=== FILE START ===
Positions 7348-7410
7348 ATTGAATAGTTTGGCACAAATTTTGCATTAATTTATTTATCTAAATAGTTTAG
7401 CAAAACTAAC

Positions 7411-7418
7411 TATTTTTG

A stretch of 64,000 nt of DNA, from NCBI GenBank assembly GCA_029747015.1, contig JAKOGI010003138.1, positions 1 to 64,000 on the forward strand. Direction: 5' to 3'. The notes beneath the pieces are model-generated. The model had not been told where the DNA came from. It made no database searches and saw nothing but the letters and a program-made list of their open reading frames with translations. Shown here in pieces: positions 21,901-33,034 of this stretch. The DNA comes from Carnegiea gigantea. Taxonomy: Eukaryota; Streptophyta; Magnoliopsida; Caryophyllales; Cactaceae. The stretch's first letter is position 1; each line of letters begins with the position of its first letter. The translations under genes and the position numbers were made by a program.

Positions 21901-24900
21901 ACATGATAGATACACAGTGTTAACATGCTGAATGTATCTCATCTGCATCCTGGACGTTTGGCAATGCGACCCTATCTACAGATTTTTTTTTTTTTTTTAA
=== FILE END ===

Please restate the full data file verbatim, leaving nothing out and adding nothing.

Positions 7348-7410
7348 ATTGAATAGTTTGGCACAAATTTTGCATTAATTTATTTATCTAAATAGTTTAG
7401 CAAAACTAAC

Positions 7411-7418
7411 TATTTTTG

A stretch of 64,000 nt of DNA, from NCBI GenBank assembly GCA_029747015.1, contig JAKOGI010003138.1, positions 1 to 64,000 on the forward strand. Direction: 5' to 3'. The notes beneath the pieces are model-generated. The model had not been told where the DNA came from. It made no database searches and saw nothing but the letters and a program-made list of their open reading frames with translations. Shown here in pieces: positions 21,901-33,034 of this stretch. The DNA comes from Carnegiea gigantea. Taxonomy: Eukaryota; Streptophyta; Magnoliopsida; Caryophyllales; Cactaceae. The stretch's first letter is position 1; each line of letters begins with the position of its first letter. The translations under genes and the position numbers were made by a program.

Positions 21901-24900
21901 ACATGATAGATACACAGTGTTAACATGCTGAATGTATCTCATCTGCATCCTGGACGTTTGGCAATGCGACCCTATCTACAGATTTTTTTTTTTTTTTTAA